Articles | Volume 15, issue 23
Research article
 | Highlight paper
08 Dec 2022
Research article | Highlight paper |  | 08 Dec 2022

Validation of the Aeolus L2B wind product with airborne wind lidar measurements in the polar North Atlantic region and in the tropics

Benjamin Witschas, Christian Lemmerz, Alexander Geiß, Oliver Lux, Uwe Marksteiner, Stephan Rahm, Oliver Reitebuch, Andreas Schäfler, and Fabian Weiler


Interactive discussion

Status: closed

Comment types: AC – author | RC – referee | CC – community | EC – editor | CEC – chief editor | : Report abuse
  • RC1: 'Comment on amt-2022-233', Thomas Flament, 31 Aug 2022
    • AC1: 'Reply on RC1', Benjamin Witschas, 21 Oct 2022
  • RC2: 'Comment on amt-2022-233', Anonymous Referee #2, 03 Oct 2022
    • AC2: 'Reply on RC2', Benjamin Witschas, 21 Oct 2022

Peer review completion

AR: Author's response | RR: Referee report | ED: Editor decision
AR by Benjamin Witschas on behalf of the Authors (21 Oct 2022)  Author's response    Author's tracked changes    Manuscript
ED: Referee Nomination & Report Request started (25 Oct 2022) by Ad Stoffelen
RR by Thomas Flament (01 Nov 2022)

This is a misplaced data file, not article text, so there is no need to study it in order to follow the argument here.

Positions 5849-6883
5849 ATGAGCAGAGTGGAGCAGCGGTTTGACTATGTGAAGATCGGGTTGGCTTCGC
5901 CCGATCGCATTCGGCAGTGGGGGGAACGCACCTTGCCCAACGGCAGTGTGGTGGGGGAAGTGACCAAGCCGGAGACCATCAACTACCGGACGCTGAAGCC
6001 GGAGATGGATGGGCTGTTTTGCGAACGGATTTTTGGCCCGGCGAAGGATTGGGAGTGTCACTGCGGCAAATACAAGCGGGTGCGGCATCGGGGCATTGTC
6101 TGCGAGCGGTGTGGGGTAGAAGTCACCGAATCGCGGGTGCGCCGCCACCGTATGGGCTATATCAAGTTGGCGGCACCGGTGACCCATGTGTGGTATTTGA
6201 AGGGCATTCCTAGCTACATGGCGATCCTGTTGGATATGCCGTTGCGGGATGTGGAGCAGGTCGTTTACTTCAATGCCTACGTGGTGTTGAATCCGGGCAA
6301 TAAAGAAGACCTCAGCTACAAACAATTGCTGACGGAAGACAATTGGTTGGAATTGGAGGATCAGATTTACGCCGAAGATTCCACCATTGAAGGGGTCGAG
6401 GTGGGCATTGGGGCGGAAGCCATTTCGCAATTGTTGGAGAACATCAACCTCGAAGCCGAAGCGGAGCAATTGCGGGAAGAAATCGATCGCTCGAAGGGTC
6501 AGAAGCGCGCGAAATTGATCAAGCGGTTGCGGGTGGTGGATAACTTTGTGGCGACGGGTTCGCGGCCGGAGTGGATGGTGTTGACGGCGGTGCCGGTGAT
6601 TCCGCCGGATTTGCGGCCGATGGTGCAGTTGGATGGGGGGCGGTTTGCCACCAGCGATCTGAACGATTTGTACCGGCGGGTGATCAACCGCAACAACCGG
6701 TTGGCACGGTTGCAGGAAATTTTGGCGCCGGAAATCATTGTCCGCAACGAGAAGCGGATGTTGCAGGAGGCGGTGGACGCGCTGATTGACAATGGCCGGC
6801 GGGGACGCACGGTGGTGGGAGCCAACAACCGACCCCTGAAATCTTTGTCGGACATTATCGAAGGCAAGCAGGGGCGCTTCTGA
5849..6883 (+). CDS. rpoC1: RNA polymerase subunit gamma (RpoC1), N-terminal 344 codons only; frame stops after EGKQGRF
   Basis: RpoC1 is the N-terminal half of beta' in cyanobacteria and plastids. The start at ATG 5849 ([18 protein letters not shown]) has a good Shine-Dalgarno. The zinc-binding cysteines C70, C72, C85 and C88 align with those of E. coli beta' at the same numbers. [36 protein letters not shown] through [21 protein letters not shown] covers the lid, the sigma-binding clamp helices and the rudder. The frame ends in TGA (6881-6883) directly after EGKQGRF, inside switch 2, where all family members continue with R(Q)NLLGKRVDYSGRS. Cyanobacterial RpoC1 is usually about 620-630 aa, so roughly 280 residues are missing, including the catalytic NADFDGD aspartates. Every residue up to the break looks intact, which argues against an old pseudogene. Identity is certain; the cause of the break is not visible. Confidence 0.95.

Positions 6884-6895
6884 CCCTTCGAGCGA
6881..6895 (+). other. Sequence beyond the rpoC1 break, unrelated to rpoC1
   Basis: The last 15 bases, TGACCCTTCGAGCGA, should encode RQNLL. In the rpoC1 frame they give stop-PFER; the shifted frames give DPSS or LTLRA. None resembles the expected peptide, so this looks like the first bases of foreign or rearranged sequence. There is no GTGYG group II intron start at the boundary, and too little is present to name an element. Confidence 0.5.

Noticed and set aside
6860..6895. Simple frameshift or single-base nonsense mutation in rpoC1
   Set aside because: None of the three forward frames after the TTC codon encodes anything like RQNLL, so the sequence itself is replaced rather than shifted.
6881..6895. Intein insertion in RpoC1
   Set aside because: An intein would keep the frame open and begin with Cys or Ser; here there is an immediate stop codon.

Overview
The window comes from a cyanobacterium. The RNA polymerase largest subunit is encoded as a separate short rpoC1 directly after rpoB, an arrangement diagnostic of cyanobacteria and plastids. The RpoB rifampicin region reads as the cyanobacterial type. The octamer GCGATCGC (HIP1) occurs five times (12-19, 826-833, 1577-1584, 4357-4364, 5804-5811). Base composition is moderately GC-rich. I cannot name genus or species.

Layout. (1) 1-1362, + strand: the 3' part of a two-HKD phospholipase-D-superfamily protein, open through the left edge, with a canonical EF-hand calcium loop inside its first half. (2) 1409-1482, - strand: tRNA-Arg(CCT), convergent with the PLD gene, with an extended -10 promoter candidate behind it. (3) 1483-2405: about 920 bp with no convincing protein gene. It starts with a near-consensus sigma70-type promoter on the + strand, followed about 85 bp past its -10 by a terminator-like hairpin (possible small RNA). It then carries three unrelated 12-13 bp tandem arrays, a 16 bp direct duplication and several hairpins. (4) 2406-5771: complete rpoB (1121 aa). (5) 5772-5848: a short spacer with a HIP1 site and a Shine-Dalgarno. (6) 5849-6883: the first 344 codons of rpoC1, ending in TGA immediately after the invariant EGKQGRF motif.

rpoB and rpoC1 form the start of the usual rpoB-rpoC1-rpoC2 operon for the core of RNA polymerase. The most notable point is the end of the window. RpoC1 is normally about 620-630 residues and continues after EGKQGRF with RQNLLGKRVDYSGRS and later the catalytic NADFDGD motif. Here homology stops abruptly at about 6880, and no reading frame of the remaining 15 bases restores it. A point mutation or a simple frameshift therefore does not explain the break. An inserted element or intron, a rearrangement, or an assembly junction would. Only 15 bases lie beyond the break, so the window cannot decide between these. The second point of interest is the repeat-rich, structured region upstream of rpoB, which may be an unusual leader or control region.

ED: Publish as is (13 Nov 2022) by Ad Stoffelen
Executive editor
This manuscript discusses the basis and uncertainties of the Aeolus mission performance and its improvement over time. Aeolus is a key ESA mission for atmospheric dynamics, greatly beneficial for numerical weather prediction and Earth system dynamics studies. The lessons learned in understanding and improving the atmospheric measurement technique described here will be of great importance for the Aeolus follow-on mission, now being planned by EUMETSAT and ESA in Europe.
Short summary
In August 2018, the first wind lidar Aeolus was launched into space and has since then been providing data of the global wind field. The primary goal of Aeolus was the improvement of numerical weather prediction. To verify the quality of Aeolus wind data, DLR performed four airborne validation campaigns with two wind lidar systems. In this paper, we report on results from the two later campaigns, performed in Iceland and the tropics.